This is the fundamental question addressed in Actuarial Exam Tactics: Learn More While Studying Less. In this book, you will find actionable advice to questions such as: What parts of the material should I focus on more than others? How can I make my review sessions more productive? (When and How to review) What is the best way to structure my study sessions to be more productive? How can I pass the exams while spending less time than “100 study hours per exam hour”? This book presents the study strategies that helped Roy Ju become the world’s youngest actuary, finishing the exams at the age of 20. At this point, most actuarial students will be asking: these strategies worked for Roy, but will they work for the average actuarial student?
This is the fundamental question addressed in Actuarial Exam Tactics: Learn More While Studying Less. In this book, you will find actionable advice to questions such as:
- What parts of the material should I focus on more than others?
- How can I make my review sessions more productive? (When and How to review)
- What is the best way to structure my study sessions to be more productive?
- How can I pass the exams while spending less time than “100 study hours per exam hour”?
What the critics say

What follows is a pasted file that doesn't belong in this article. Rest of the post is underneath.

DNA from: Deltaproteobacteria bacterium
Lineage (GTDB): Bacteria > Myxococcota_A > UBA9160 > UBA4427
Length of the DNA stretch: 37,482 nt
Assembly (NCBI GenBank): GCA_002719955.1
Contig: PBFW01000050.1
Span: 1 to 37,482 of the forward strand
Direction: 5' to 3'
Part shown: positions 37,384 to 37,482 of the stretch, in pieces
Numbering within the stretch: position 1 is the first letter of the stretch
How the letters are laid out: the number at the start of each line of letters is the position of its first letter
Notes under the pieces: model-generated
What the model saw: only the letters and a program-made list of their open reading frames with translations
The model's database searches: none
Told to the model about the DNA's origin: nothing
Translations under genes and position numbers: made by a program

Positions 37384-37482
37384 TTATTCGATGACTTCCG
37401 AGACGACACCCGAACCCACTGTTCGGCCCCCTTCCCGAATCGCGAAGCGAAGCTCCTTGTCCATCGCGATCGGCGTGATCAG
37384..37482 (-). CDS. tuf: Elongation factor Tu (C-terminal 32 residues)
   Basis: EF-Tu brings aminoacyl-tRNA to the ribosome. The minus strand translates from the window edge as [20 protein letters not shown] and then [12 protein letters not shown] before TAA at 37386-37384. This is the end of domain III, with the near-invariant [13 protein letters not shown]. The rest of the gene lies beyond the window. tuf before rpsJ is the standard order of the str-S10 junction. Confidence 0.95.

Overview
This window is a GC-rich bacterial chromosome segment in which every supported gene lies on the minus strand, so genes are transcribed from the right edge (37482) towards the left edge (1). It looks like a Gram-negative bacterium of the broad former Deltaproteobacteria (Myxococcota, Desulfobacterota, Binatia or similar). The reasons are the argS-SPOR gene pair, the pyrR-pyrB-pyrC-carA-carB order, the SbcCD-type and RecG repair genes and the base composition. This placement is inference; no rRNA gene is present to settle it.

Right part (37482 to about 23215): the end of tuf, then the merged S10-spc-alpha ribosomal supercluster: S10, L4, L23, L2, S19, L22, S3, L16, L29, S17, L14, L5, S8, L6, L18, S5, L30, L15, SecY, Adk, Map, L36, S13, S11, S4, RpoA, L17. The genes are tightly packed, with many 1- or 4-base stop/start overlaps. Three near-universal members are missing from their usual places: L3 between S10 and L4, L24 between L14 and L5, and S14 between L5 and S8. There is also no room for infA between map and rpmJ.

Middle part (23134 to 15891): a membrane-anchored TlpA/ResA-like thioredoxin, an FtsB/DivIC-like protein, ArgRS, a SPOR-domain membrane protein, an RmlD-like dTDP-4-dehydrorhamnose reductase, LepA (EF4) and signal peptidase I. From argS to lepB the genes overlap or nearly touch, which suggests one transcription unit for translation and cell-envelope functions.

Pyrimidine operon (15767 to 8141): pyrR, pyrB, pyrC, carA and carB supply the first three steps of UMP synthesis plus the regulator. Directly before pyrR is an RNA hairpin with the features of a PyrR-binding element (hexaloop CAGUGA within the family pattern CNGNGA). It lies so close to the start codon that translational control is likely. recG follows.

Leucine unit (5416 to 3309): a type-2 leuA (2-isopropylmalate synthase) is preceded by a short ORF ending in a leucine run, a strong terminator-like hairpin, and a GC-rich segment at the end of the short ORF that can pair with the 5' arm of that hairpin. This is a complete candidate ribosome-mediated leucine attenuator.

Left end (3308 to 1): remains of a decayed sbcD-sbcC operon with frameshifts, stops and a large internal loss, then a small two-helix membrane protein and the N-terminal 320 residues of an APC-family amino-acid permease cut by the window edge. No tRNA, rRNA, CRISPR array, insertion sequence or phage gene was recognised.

“Too many students will attempt to ‘reinvent the wheel,’ and ultimately flounder about aimlessly before discovering (if ever) a study system that produces results. The owner of this book can skip this highly inefficient process and learn right away from Ju and Jennings what actually works.”
– Toby White, FSA, Ph.D. Curriculum Chair for SOA Exam MFE, Associate Professor of Finance & Actuarial Science
“This is a fantastic read I would recommend to all students taking professional exams (not just actuarial exams). Mike and Roy have done a fantastic job highlighting the importance of learning how to learn, and outlining the proven methods of effective and efficient learning!”
-Zilong Zhao, Actuarial Senior Analyst, Author of WeZBest.com
Mike Jennings, ASA, CERA
Co-author of Actuarial Exam Tactics: Learn More, Study Less